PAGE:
It's 12:56am. You're on your 17th round of Bejeweled Blitz. You're about to smash your top score. Eyes sore, thumbs numb, you've done it. You're onto Level 18!
"I can do this. Just a few more levels, then I'll go back to bed".
Your bedside clock bleeps. It's 1am. Reality slaps you round the face and you ask yourself that all-too familiar question...
"What the **** am I doing with my life?"
Hey sad guy, it doesn't have to be this way. What if little-old-gaming-addict you could enjoy hours of online fun and make a positive difference at the same time? That dull sense of self-loathing could be a thing of the past. You could genuinely feel as though you've spent time doing something productive, enriching and selfless, while all the time having an absolute riot.
And when it comes to making a positive difference, there's nothing like finding a cure for cancer, right? I mean, that's the biggie.
Introducing Foldit; the online protein-folding game in which players use their skills to help solve critical problems in world health. Introductory puzzles teach players the rules and the 'basic' (ha!) laws of physics that dictate how protein strands curl and twist into 3D shapes. You then increase your 'Global Evolver Score' by solving the puzzles, creating your online profile and chatting to other players.
Up until now, traditional protein prediction software has been used to help scientists look at every configuration and the biological role it could play in fighting disease. Just using computer software, this is a mammoth task predicted to take hundreds of years. So scientists are asking the question, can humans get to the answer quicker?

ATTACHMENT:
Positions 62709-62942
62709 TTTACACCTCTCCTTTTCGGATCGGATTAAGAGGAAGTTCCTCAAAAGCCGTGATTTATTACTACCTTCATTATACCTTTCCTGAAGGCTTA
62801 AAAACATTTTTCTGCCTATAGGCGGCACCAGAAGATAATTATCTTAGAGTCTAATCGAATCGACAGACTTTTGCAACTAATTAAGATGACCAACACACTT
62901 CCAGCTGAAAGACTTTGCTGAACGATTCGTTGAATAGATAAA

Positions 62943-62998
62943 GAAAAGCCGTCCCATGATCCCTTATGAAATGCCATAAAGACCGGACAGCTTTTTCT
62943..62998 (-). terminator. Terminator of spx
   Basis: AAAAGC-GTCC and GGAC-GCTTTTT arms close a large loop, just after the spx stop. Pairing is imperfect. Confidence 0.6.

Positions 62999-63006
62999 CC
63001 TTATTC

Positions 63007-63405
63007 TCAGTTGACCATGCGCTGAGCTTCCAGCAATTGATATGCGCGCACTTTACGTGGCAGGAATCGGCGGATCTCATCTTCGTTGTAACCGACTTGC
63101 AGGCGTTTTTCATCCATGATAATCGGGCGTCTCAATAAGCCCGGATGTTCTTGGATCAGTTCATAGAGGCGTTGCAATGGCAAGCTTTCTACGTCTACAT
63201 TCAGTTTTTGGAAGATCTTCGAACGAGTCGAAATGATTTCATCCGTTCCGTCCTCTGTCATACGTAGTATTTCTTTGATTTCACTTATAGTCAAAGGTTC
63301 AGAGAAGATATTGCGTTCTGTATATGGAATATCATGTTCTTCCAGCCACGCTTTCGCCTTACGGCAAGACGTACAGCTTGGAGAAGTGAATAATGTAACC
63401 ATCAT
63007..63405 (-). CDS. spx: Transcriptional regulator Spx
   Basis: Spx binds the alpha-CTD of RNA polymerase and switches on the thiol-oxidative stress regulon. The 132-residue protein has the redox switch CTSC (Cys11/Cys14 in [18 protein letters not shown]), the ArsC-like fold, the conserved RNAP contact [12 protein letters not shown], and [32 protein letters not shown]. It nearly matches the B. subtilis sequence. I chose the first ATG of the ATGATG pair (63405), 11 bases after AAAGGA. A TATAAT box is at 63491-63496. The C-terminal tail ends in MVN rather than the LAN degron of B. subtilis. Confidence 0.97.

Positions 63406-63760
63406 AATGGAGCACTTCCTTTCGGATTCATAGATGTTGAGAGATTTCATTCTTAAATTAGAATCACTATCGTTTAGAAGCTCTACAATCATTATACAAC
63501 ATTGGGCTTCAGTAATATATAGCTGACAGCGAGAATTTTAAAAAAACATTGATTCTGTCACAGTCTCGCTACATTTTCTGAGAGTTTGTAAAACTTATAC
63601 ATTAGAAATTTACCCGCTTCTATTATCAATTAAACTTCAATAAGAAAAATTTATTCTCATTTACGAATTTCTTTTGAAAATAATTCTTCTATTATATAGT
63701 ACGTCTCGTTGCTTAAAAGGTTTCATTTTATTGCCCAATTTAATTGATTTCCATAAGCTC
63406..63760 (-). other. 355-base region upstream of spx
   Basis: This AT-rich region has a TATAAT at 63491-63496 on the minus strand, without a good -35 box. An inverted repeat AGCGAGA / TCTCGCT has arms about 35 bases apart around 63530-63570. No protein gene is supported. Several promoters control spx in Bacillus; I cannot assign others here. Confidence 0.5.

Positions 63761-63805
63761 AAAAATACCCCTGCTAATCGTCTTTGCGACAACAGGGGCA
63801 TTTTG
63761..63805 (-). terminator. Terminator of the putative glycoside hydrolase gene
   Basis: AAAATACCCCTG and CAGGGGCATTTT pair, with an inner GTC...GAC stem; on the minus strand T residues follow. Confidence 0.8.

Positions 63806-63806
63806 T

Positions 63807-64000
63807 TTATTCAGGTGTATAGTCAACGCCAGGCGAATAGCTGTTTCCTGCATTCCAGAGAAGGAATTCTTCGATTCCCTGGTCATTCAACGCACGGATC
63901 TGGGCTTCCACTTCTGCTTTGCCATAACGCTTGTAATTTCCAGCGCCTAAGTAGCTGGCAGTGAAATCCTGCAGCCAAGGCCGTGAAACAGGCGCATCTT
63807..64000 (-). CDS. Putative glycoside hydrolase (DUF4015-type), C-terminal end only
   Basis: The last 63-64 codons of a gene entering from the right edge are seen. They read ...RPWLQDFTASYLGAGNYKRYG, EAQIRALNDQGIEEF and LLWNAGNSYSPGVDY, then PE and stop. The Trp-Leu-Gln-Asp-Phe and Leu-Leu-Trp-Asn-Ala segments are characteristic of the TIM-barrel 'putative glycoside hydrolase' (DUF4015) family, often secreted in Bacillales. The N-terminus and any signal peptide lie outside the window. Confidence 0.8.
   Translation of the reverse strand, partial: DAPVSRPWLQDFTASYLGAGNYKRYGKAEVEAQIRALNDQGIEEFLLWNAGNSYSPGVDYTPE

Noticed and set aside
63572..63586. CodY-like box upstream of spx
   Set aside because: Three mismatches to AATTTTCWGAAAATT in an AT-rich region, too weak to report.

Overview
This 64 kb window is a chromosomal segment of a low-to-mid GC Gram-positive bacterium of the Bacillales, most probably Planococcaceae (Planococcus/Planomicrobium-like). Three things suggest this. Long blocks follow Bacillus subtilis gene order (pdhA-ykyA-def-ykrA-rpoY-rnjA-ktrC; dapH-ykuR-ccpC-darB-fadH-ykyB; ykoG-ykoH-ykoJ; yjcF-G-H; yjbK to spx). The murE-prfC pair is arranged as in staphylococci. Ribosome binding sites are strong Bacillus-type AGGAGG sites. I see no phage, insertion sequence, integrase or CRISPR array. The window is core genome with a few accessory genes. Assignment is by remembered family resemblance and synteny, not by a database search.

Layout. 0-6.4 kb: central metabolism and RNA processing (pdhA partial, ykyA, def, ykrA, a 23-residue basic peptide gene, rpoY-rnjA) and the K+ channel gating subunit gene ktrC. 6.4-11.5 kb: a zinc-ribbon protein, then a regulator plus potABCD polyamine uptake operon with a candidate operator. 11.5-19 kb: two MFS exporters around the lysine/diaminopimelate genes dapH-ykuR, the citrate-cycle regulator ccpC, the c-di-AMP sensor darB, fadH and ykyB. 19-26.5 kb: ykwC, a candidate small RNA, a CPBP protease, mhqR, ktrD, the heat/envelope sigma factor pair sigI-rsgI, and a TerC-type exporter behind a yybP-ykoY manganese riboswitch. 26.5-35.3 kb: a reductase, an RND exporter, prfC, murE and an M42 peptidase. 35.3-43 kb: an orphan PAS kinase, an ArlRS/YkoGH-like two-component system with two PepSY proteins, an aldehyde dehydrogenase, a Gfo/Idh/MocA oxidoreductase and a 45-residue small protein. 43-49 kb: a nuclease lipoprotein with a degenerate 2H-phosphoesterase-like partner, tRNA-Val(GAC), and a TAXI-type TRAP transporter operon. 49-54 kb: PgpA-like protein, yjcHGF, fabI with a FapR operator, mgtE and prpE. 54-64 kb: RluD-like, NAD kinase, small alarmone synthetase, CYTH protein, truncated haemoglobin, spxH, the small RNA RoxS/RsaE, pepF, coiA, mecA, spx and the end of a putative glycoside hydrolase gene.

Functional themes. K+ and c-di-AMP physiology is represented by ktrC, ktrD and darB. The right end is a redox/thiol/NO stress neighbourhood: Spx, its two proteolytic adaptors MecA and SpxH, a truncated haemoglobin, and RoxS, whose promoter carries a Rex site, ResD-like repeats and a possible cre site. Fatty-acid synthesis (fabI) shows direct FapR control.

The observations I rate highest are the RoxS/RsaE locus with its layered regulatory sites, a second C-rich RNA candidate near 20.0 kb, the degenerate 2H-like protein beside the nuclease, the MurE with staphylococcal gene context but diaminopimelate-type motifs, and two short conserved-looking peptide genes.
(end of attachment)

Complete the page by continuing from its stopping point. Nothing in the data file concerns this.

And what do you know? It looks like we can. Researchers recently invited gamers to use the platform to compete in configuring an HIV/AIDS related retrovirus (the Mason-Pfizer monkey virus to be exact). Those clever gamers took just ten days to produce a 3D model of the enzyme, something that has stumped scientists for 15 years. When a high-scoring 13 year-old (going by his Foldit alias of 'Cheese') was asked about his method, he simply shrugged and said 'it just looks right'. Looks like 2011's answer to Tetris has uncovered the next protein-folding prodigy...
When it comes to gaming for good, Foldit has it nailed. Although it does take a while to get your head around hydrogen bonds and hydrophobic patches, there's definitely something satisfying about the process. After playing for just 15 minutes I'm onto puzzle 16 of 32, and although I'm feeling a bit smartypants, I'm certainly no match for 'Cheese' yet. When I've found the cure for Alzheimer's though, I'll give you a shout.
As so elegantly put by techcrunch.com, "If you're going to waste your life playing games on Facebook, you might as well help the world while you're at it."
So stop mowing your farm, quit mining for diamonds and leave those birds alone. It's time to game for the greater good.